The View Finders

Four Photographers Keep Up the Image

Nino Migliori: Untitled (1951)

"Modernism came a little late to postwar Italy," explains Keith de Lellis, whose eponymous gallery represents Italian Nino Migliori, now in his seventies. "I first discovered Migliori's work in La Nuova Fotografia Italiana, a 1959 book by Giuseppe Turroni that's my bible. Migliori was an artist and close friend of the still-life painter Giorgio Morandi. He began by doing very abstract images using a technique where you scratch the negative. He continued to work in ways that pushed photo abstraction to its limits, but, at the same time, he was doing other, Cartier-Bresson-inspired pictures. This photograph was taken early in his career. In a way it's so implausible you'd swear it was patched together. It's not one of his well-known photographs, strangely. I discovered it in the archives, and when I saw the image my jaw just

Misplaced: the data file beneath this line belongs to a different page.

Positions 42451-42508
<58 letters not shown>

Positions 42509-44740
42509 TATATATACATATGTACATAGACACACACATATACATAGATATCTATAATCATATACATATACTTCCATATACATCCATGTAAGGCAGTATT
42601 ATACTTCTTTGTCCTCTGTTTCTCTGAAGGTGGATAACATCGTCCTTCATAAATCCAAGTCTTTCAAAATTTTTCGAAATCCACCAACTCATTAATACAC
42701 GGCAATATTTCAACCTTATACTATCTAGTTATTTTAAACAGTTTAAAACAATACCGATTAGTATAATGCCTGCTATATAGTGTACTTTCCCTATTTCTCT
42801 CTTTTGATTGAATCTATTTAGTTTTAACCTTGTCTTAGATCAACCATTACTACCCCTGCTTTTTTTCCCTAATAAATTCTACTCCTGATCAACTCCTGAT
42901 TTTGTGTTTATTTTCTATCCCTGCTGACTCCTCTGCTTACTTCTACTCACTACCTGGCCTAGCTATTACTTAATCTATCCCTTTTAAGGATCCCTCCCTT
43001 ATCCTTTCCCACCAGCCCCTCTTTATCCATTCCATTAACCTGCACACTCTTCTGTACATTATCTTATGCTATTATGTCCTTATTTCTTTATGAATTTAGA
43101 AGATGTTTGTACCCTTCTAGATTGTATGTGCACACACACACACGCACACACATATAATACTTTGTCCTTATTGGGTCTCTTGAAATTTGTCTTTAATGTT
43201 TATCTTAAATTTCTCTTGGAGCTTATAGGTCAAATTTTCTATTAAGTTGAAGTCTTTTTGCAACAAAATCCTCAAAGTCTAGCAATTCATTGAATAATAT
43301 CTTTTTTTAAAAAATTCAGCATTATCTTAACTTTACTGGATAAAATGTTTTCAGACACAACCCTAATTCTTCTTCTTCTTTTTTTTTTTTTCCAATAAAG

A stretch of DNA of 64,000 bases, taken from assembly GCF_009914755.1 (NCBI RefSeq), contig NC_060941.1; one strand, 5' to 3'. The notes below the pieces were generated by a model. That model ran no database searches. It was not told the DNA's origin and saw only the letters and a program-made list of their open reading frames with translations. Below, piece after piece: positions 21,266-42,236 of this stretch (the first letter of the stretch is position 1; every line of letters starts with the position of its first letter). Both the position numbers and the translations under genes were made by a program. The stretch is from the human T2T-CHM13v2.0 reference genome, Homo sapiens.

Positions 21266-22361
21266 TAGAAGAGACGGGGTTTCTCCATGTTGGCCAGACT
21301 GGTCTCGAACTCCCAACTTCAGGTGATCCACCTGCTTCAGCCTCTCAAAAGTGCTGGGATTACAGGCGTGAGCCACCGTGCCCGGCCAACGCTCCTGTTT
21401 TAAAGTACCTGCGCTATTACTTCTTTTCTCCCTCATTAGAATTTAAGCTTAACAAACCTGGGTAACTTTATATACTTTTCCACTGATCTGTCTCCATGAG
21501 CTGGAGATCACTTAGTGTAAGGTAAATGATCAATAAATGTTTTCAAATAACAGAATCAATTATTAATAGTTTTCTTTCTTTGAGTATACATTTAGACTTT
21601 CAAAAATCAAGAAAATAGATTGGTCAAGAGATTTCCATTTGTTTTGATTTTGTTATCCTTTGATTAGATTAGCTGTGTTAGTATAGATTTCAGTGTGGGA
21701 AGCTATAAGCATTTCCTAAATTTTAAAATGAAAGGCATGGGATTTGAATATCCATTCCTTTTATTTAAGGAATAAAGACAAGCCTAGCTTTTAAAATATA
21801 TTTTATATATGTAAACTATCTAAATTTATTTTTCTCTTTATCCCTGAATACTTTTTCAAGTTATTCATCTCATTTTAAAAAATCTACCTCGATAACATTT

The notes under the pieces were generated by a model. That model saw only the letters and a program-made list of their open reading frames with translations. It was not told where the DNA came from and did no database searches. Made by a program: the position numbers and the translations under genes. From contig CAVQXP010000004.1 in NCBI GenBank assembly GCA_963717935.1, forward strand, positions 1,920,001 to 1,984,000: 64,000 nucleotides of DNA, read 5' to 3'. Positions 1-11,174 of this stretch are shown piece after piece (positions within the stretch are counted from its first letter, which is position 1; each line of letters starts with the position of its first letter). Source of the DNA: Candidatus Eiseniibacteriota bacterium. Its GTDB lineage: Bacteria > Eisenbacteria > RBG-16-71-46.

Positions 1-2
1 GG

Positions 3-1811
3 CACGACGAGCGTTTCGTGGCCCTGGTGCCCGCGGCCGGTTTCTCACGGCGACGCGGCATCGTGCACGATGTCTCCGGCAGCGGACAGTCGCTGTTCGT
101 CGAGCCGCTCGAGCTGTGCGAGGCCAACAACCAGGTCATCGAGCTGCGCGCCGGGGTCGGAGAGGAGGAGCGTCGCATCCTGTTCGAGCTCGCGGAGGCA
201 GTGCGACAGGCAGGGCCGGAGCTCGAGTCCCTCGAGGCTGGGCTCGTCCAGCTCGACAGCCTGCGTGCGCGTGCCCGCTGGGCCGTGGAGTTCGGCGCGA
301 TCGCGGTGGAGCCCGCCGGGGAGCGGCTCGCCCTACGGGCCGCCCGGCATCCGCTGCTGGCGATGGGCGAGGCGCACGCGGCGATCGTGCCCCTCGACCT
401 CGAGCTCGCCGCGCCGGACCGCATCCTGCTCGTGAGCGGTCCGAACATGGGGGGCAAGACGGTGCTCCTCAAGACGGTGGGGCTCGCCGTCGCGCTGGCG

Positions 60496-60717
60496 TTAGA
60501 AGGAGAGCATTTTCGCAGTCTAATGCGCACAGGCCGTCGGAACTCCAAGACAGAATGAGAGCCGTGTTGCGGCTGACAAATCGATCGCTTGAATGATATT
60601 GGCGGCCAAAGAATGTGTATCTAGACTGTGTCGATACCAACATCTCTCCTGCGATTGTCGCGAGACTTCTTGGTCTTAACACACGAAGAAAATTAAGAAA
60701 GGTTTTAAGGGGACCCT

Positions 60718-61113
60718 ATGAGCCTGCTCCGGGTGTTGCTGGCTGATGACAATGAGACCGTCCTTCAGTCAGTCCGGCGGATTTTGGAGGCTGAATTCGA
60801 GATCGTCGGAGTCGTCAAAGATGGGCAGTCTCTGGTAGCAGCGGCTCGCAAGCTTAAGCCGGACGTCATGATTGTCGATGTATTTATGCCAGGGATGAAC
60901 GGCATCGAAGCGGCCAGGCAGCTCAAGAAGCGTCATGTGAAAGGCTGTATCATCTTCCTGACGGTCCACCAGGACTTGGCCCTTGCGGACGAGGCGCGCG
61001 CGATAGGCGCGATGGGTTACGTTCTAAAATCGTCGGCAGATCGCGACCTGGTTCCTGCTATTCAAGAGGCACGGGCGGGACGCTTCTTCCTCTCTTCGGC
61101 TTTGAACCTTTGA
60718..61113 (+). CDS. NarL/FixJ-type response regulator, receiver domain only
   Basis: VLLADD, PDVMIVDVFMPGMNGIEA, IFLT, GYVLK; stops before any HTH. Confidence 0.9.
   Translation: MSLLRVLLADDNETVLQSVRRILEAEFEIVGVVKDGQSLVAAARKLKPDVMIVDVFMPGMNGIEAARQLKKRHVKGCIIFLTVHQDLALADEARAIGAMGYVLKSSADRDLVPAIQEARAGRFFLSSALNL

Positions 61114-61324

dropped. It's one of my favorite photos of the 20th century. Why? Because it's beautiful and sexy and almost impossible to conceive of as real because the bodies are at clean right angles and the diver is so perfectly parallel to the horizon line. It's an amazing photograph, a very lucky moment in time."

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